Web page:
Federal Reserve Establishes a New Rating System for the Supervision of Large Financial Institutions
On November 2, the Board of Governors of the Federal Reserve System (the “FRB”) issued a final rule (the “Final Rule”) that establishes a new rating system for the supervision of large financial institutions (“LFIs”). The LFI rating system applies to all bank holding companies with total consolidated assets of $100 billion or more; all non-insurance, non-commercial savings and loan holding companies with total consolidated assets of $100 billion or more; and all U.S. intermediate holding companies of foreign banking organizations with total consolidated assets of $50 billion or more. The LFI rating system is designed to align with the FRB’s existing supervisory program for LFIs, enhance the clarity and consistency of supervisory assessments, and provide greater transparency regarding the consequences of a given rating. For LFIs, the new rating system replaces the RFI/C(D) rating system currently used by the FRB for holding companies of all sizes.Continue reading →
This post reviews the New York State Office of the Attorney General’s (the “OAG”) Virtual Markets Integrity Initiative Report (the “Report”), which was published on September 18, 2018. The publication of the OAG’s 42-page Report brings to a close its six-month fact-finding inquiry of several virtual currency platforms. The OAG sent out detailed letters and questionnaires to a number of virtual currency platforms seeking information from the platforms across a wide-range of issues, including trading operations, fees charged to customers, the existence of robust policies and procedures, and the use of risk controls. Continue reading →
Over the past two years, US firms have experienced a significant increase in the number of mandatory regulatory reports, including the future Consolidated Audit Trail (CAT), Markets in Financial Instruments Directive (MiFID II) requirements applicable to firms doing business in Europe, new reporting requirements for swaps, the SEC’s Trade Reporting and Compliance Engine (TRACE), and the Treasury Department’s Regulation Systems Compliance and Integrity (Reg SCI). Each of these reporting requirements could require some financial firms to process approximately a terabyte of metadata every day. This has resulted in financial firms’ renewed interest in leveraging cloud technology.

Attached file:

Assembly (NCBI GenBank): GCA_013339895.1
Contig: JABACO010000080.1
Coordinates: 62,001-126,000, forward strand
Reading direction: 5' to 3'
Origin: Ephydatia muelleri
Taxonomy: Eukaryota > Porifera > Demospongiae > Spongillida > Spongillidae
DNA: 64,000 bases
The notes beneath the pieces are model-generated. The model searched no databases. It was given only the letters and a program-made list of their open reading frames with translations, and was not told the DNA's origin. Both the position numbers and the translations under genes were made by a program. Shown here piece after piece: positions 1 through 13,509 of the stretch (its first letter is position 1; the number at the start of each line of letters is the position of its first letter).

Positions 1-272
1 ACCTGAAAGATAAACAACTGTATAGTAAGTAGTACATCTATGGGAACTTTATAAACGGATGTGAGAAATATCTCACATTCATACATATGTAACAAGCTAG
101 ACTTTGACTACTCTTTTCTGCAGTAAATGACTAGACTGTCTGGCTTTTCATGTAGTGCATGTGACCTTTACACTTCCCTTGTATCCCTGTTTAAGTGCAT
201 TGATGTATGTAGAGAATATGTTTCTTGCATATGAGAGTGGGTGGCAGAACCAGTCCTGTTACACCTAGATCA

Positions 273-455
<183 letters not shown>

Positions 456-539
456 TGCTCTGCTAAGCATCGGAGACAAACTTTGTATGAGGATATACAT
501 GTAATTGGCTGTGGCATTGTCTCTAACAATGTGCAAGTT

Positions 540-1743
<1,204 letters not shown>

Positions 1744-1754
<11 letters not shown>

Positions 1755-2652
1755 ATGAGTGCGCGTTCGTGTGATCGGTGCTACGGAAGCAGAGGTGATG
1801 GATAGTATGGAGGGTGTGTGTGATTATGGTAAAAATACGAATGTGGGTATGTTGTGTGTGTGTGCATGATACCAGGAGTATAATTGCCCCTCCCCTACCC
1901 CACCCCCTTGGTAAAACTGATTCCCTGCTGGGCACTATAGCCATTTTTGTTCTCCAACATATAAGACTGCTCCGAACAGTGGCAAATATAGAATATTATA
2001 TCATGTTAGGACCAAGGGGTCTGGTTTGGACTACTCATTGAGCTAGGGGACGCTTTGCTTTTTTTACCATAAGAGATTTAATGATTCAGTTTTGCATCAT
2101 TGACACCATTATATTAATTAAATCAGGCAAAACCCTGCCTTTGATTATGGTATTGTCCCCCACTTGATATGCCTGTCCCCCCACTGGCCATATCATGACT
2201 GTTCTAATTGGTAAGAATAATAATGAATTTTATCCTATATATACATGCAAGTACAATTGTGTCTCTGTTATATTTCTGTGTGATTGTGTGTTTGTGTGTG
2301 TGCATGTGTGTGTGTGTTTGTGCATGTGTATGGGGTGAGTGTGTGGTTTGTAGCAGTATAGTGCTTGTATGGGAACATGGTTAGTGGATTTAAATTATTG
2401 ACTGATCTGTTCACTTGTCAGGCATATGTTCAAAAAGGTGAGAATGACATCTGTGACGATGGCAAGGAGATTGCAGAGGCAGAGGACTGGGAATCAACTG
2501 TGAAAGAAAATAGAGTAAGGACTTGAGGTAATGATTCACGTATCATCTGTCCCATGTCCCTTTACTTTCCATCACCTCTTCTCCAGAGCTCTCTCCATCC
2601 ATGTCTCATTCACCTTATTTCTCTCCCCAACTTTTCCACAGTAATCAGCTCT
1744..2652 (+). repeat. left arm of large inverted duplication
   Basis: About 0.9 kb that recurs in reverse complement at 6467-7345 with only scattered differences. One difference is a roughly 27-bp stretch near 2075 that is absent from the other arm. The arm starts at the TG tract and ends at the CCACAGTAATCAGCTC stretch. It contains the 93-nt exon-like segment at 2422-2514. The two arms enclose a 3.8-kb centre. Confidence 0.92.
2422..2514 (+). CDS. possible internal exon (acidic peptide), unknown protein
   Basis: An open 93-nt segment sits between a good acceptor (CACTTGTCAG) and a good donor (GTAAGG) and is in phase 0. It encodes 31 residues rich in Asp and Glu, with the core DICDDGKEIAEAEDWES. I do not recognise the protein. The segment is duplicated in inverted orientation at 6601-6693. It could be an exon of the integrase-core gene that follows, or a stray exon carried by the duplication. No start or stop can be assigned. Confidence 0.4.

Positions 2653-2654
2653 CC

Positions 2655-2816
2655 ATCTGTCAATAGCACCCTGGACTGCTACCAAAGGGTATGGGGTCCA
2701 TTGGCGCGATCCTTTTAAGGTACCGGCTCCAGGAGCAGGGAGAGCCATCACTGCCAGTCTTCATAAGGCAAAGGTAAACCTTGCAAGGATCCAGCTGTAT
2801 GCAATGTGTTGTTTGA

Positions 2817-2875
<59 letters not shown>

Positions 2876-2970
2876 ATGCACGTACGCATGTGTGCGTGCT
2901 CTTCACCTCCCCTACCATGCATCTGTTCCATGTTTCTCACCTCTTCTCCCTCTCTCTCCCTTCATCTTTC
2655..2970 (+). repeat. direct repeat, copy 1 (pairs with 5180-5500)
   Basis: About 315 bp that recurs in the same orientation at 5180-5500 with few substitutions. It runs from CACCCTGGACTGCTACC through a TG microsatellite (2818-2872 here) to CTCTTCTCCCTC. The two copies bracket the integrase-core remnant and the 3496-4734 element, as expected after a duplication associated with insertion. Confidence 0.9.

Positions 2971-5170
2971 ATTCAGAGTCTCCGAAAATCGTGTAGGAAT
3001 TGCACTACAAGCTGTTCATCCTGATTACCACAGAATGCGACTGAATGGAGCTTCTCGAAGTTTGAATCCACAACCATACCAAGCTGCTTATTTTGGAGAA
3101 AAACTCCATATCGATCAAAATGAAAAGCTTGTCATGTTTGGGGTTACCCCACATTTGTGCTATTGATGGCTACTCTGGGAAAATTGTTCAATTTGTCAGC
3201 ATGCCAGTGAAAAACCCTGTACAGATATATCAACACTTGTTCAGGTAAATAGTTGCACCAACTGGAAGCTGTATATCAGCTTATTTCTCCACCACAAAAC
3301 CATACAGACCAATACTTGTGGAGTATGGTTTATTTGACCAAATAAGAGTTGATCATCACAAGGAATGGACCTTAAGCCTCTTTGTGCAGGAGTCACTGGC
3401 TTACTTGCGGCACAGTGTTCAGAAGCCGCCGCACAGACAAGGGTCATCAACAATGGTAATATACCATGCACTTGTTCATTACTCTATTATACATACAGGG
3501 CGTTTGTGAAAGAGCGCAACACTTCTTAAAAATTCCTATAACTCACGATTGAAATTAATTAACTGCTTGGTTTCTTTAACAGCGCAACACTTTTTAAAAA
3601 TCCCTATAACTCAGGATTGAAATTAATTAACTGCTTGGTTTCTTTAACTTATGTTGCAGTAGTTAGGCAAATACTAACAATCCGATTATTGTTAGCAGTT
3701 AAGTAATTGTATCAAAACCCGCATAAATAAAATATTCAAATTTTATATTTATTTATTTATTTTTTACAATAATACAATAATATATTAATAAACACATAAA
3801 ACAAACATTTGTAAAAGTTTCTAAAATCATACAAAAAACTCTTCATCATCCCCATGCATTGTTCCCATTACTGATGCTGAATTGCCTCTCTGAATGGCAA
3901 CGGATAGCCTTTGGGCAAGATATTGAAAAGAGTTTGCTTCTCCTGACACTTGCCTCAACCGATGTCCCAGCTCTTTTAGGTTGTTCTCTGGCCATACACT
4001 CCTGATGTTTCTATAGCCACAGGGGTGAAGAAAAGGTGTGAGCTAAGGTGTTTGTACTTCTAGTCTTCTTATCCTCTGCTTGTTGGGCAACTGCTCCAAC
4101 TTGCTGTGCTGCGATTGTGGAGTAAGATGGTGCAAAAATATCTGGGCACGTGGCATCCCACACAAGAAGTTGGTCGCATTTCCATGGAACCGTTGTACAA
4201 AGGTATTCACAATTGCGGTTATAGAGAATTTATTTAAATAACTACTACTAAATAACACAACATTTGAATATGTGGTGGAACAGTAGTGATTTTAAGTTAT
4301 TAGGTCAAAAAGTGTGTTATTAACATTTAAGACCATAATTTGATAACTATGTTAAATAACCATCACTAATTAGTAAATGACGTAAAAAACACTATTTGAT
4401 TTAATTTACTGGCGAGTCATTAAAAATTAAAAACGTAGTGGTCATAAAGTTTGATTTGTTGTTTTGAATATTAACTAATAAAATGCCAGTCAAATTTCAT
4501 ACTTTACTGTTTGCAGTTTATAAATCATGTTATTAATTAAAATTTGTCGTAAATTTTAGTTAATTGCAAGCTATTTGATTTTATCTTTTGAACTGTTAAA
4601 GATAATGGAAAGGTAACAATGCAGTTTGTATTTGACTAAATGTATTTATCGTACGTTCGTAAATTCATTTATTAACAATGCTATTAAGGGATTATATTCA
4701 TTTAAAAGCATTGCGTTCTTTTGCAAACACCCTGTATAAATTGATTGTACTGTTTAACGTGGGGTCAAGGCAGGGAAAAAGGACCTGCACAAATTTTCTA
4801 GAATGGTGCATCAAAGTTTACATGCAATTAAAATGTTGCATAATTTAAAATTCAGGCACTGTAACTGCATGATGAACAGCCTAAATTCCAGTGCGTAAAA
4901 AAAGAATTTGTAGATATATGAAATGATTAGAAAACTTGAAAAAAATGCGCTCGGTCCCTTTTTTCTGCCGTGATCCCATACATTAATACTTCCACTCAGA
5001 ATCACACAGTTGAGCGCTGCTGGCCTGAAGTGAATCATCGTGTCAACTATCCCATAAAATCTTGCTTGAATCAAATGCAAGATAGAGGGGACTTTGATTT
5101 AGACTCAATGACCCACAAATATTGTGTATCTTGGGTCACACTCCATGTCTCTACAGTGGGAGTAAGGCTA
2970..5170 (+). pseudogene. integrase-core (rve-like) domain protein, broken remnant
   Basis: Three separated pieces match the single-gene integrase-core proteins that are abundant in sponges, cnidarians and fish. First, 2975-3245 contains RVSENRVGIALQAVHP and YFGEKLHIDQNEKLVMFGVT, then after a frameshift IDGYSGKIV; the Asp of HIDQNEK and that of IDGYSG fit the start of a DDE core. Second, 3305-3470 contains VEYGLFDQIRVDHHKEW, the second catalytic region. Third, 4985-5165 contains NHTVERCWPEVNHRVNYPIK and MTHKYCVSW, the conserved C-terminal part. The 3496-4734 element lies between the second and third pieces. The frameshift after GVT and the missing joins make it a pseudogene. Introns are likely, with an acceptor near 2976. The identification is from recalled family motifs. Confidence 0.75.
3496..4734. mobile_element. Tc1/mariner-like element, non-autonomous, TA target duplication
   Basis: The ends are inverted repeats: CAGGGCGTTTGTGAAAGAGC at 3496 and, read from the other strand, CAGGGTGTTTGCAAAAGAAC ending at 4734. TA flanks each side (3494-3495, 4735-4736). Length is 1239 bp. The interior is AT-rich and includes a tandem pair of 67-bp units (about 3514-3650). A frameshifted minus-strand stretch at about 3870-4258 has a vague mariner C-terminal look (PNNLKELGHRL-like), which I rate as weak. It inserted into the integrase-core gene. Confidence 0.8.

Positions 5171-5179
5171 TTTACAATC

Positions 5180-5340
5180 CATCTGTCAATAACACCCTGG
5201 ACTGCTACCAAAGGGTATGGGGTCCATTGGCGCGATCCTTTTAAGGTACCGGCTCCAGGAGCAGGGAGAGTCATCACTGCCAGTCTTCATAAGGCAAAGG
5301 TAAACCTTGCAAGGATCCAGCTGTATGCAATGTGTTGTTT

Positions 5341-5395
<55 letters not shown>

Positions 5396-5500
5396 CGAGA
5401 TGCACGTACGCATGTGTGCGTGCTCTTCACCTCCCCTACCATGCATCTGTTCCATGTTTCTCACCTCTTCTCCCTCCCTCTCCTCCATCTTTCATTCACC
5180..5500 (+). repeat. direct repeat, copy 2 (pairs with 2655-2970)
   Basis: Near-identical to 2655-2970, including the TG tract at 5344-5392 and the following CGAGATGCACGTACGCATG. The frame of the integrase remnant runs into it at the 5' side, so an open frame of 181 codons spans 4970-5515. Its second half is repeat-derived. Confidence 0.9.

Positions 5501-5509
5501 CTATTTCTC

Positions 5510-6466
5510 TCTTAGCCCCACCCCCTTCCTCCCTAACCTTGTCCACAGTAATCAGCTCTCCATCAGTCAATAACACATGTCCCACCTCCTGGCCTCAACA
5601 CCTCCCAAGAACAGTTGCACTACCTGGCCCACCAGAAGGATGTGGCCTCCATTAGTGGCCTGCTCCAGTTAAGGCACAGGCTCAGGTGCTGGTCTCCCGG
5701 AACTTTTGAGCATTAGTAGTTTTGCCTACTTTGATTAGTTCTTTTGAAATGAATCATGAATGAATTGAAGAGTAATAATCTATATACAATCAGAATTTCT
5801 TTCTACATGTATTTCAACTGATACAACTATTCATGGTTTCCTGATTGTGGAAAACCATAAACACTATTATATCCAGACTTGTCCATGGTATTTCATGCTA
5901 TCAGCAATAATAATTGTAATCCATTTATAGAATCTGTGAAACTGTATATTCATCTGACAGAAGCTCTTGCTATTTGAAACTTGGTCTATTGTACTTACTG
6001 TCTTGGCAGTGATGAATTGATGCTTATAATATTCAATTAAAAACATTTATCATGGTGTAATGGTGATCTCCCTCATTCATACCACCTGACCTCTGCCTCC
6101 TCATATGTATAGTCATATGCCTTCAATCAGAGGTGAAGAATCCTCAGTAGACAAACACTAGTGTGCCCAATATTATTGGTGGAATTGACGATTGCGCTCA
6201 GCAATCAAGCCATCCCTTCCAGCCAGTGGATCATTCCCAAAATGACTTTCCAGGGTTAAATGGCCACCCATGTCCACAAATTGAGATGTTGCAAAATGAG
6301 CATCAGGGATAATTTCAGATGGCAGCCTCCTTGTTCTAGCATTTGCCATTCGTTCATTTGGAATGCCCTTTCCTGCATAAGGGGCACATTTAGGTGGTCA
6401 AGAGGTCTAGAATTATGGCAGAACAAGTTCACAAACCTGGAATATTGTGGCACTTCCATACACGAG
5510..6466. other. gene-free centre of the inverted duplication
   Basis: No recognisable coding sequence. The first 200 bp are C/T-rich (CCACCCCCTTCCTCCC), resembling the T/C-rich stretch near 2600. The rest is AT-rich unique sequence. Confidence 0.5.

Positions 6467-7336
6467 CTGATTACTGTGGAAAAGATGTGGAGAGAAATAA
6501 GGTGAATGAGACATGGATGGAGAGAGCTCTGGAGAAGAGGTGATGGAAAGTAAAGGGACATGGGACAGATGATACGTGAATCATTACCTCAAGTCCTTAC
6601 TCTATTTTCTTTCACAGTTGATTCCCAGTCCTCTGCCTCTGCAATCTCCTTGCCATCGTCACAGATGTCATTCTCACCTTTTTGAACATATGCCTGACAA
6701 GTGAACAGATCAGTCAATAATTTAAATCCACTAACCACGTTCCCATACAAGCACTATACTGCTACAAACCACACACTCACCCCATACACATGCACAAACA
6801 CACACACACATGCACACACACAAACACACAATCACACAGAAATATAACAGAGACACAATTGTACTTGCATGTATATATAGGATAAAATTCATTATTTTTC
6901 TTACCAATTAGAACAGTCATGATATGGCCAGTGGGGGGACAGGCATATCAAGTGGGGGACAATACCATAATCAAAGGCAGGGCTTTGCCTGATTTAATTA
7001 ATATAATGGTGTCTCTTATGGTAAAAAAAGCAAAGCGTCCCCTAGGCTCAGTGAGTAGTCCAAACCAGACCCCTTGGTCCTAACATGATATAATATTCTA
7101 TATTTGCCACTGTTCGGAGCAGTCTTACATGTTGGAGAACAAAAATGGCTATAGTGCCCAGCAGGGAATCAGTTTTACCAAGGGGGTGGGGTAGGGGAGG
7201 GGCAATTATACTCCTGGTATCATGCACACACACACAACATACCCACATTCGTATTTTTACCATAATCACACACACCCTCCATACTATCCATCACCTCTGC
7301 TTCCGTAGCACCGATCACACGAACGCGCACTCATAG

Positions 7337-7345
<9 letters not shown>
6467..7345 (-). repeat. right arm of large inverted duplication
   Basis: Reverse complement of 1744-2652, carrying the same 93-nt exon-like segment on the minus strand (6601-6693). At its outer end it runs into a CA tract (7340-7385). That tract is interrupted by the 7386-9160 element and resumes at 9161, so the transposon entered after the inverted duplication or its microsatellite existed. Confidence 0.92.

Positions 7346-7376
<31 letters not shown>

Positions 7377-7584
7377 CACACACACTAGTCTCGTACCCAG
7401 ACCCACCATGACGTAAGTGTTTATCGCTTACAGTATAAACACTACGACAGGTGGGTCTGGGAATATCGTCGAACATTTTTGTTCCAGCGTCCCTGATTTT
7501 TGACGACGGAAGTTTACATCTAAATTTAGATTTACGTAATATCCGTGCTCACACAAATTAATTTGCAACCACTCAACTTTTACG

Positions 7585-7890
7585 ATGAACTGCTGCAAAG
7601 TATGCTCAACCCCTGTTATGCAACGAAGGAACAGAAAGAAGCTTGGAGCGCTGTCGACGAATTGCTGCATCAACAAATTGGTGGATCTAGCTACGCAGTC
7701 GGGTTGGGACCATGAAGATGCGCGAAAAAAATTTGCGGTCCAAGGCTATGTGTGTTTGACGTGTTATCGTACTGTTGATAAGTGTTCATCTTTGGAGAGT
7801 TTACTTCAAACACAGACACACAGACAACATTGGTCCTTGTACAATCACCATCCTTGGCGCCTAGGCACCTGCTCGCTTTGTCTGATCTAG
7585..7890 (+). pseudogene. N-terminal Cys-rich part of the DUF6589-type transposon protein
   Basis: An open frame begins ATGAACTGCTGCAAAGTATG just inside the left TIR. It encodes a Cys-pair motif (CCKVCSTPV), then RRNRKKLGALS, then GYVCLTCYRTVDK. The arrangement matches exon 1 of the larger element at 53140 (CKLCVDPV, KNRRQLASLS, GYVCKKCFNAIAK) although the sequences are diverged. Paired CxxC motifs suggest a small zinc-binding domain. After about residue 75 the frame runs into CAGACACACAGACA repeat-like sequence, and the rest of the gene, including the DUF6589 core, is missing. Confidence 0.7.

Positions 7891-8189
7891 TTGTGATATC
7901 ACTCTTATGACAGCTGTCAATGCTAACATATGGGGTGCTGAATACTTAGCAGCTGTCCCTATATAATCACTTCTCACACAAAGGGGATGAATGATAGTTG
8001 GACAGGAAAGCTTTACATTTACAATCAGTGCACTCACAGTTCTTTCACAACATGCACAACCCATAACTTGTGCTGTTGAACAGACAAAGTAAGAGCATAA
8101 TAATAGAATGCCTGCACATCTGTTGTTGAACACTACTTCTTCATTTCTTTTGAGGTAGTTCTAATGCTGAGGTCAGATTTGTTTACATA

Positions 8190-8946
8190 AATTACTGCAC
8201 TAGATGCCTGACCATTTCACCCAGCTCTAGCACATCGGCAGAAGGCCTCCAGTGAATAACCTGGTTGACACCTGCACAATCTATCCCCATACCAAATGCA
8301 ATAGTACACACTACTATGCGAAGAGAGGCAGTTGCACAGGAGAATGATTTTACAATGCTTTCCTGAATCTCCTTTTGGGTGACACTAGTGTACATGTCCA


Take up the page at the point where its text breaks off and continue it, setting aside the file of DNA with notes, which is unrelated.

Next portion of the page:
Although it may seem like a recent technology trend in conversation, early network references to cloud computing date back to the 1960s. The cloud computing discussed today has been derived by various technology marketing campaigns to make the language of engineers colloquial. The cloud is an easy to adopt metaphor that has a myriad of meanings; for example, firms that allow employees to Bring Your Own Devices (BYOD) or issue laptops for remote access, are technically using cloud computing. Continue reading →
An important transformation is happening in the financial industry. The rise of new technology and compliance has dramatically altered many of the key functions and functionaries of modern finance. Artificial intelligence, algorithmic programs, and supercomputers, instead of human actors, now constitute the core of many financial operations. At the same time, compliance officers have become just as critical to financial institutions as traders, bankers, and analysts. Finance as we knew it has changed and continues to change.
My recent article, Compliance, Technology, and Modern Finance, offers a detailed commentary on these unfolding changes—the crosscutting developments in compliance, technology, and modern finance. It examines the concurrent and intersecting ascents of new financial technology and compliance as well as the potential perils linked with their ascents. It also highlights the larger implications of the changing financial landscape due to the growing roles of new technology and compliance. In particular, it focuses on the challenges of financial cybersecurity, the integration of technology and compliance, and the role of humans in modern finance. Continue reading →